Imagine that you are living in a multi-million-dollar condo 36 floors above the street in a building that has sunk more in the last nine years since it was completed than it was designed to over its 50 year or longer useful life. Imagine that you are already embroiled in a lawsuit with the building developer over the fact that a steel ball will roll on its own to the window wall because the tower is leaning.
Imagine that you look out your window one morning to see the horizon and see that the window has a large crack in it.
Imagine that the window washing crane on the top of the building is inoperable and that the inspector has to repel down the face of the tower to tape up the crack so that it doesn’t fail and shower down on the street below.
Imagine that the building developers have to build wood canopies over the sidewalk to keep pedestrians (and there are lots of them heading for the newly completed Salesforce Transportation Center next door) from being showered not with those San Francisco mists, but with glass shards from above should the windows begin to shatter as the frames torque as the tower shifts.
Imagine that the city has told the Condo Association that they are considering yellow or red flagging the building as uninhabitable, meaning that everyone who lives in the swanky 54 floor hi-rise tower would have to move out until it is repaired.
Imagine if cost estimates to right the tower whose piers do not extend to bedrock were higher than the original construction costs for the building.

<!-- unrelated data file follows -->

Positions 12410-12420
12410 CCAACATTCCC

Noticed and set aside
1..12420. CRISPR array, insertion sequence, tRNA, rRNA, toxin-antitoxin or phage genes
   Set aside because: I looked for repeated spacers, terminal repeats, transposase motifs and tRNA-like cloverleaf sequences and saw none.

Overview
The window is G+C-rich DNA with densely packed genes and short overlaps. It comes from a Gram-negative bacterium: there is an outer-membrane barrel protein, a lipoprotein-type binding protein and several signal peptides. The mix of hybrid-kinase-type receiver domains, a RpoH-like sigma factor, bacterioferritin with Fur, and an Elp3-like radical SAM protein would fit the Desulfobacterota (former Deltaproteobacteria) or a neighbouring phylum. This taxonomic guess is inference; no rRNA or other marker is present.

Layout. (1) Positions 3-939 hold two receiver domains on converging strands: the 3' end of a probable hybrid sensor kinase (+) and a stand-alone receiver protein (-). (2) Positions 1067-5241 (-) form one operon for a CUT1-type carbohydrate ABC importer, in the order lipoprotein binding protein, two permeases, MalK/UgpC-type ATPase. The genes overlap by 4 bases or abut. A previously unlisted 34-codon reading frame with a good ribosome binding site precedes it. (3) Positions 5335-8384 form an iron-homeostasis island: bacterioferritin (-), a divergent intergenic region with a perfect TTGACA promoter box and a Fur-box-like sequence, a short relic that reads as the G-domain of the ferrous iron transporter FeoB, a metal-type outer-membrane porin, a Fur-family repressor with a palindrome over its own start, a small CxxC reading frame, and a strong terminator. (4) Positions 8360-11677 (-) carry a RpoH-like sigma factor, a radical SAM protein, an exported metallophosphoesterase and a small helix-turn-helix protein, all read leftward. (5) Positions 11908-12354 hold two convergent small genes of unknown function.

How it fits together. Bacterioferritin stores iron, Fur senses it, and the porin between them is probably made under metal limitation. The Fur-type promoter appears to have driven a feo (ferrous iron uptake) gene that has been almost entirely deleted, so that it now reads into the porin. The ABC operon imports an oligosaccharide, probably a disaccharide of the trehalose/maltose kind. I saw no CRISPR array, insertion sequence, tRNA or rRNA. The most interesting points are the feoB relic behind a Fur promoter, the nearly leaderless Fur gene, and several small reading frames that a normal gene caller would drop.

No, this is not an imaginary story, it is all true for the residents of Millennium Tower in downtown San Francisco. According to a recent story in ENR, “A report from Oakland- based-architect-engineer Allana Buick & Bers is expected to be released this week. The firm is surveying all units in the 645-ft-tall residential tower to look for cracked glazing and signs of curtain-wall damage.”
This is an on-going challenge for everyone involved in the project. The developers have claimed that the “sinking feeling” is caused by the city’s subsurface work for the adjacent Salesforce Transit Center and Tower. Millennium Tower, as we have noted in previous posts, is built on fill of part of the San Francisco Bay that occurred in the early 1900s. The subsurface is not stable and the original tower design counted on friction of the piers to stabilize the building, but the weight of the building was too much, and the tower began to lean.
We will continue to monitor the story and update you as it develops and moves toward a solution and the resolution of the lawsuits.